Skip to main content

New, super-precise CRISPR system could tackle a plethora of genetic diseases

by Futures Centre, Nov 5
1 minute read

A new method for gene editing, called prime editing, offers greater control over modifications and could be safer for use in humans than the widely popular CRISPR-Cas9 system.

CRISPR systems have revolutionised gene editing since their applications were realised in 2012. So much so, the CRISPR-Cas9 system (one of the most often used systems) has been used in research on human embryos since 2015 and the world’s first CRISPR-modified babies were born in 2018. However, the CRISPR-Cas9 system is less effective in certain regions of the genome, is error-prone, and often results in unintended, or ‘off-target’, effects (where other areas of the genome are modified). For example, the modifications were only partially successful in the CRISPR-edited babies.

The latest advance, published in Nature on the 21st October, uses an adapted CRISPR-Cas9 system to bypass these limitations. The lead author of the study, David Liu, estimates that prime editing could help tackle almost 90% of the 75,000 known disease-associated DNA variants listed in the public database ClinVar. Prime editing, therefore, opens up a wealth of previously intractible genetic manipulations.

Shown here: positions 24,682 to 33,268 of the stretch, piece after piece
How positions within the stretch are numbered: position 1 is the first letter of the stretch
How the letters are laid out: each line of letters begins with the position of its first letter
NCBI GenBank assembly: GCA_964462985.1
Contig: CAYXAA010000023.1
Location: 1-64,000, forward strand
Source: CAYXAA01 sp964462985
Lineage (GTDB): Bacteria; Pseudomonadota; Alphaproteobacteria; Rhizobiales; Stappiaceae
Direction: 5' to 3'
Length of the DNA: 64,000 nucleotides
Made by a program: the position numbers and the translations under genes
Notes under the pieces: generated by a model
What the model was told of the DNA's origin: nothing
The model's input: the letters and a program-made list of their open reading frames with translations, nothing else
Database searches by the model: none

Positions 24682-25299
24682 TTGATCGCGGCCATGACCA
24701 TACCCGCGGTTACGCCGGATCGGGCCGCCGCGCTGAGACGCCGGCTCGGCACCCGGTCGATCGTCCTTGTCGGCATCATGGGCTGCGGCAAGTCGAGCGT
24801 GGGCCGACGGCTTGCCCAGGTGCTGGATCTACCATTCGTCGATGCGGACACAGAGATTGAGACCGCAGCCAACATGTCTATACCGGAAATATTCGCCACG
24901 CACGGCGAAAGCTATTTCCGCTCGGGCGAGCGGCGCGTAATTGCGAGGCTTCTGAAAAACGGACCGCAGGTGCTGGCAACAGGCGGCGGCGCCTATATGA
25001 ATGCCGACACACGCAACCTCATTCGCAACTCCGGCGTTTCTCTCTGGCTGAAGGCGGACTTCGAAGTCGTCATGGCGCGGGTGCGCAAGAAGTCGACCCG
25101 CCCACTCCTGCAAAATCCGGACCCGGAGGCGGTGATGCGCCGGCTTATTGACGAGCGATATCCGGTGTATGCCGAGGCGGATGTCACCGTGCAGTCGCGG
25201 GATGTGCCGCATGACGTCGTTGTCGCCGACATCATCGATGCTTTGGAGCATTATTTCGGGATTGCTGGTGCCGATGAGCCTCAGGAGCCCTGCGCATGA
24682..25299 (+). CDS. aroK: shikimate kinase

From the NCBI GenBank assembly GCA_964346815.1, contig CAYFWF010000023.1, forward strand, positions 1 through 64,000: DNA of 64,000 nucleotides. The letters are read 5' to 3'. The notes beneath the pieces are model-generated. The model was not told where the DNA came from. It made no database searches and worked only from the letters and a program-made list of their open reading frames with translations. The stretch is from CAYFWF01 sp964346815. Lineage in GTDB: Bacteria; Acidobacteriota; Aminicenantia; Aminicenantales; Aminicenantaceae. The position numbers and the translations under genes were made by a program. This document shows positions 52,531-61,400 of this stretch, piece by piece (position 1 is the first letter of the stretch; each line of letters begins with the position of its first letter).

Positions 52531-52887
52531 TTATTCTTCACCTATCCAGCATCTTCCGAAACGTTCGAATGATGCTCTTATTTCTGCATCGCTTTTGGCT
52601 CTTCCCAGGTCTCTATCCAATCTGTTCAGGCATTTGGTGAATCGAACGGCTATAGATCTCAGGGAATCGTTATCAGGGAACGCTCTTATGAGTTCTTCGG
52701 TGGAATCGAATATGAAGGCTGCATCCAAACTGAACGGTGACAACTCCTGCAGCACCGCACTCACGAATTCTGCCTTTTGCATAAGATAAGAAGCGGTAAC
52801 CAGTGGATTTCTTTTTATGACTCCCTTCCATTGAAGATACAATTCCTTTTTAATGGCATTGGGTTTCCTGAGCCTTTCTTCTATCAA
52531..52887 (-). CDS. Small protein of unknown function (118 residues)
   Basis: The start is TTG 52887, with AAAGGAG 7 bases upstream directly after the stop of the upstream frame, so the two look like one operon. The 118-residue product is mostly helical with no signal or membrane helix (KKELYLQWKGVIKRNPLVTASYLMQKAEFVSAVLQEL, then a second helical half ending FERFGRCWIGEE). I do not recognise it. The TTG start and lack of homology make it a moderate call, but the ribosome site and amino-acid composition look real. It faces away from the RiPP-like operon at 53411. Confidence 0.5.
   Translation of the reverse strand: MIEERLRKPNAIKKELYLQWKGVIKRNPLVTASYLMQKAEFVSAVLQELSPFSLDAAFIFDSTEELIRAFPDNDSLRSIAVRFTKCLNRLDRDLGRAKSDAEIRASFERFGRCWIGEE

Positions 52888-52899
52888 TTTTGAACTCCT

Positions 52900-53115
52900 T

Details

by Futures Centre Spotted 1925 signals

Have you spotted a signal of change?

Register to receive the latest from the Futures Centre.
Sign up

  • 0
  • 0
  • Share

Related signals

Our use of cookies

We use necessary cookies to make our site work. We'd also like to set optional analytics cookies to help us improve it. We won't set optional cookies unless you enable them. Using this tool will set a cookie on your device to remember your preferences.

For more detailed information about the cookies we use, see our Cookies page.

Necessary cookies

Necessary cookies enable core functionality such as security, network management, and accessibility. You may disable these by changing your browser settings, but this may affect how the website functions.

Analytics cookies

We'd like to set Google Analytics cookies to help us to improve our website by collecting and reporting information on how you use it. The cookies collect information in a way that does not directly identify anyone. For more information on how these cookies work, please see our 'Cookies page'.

>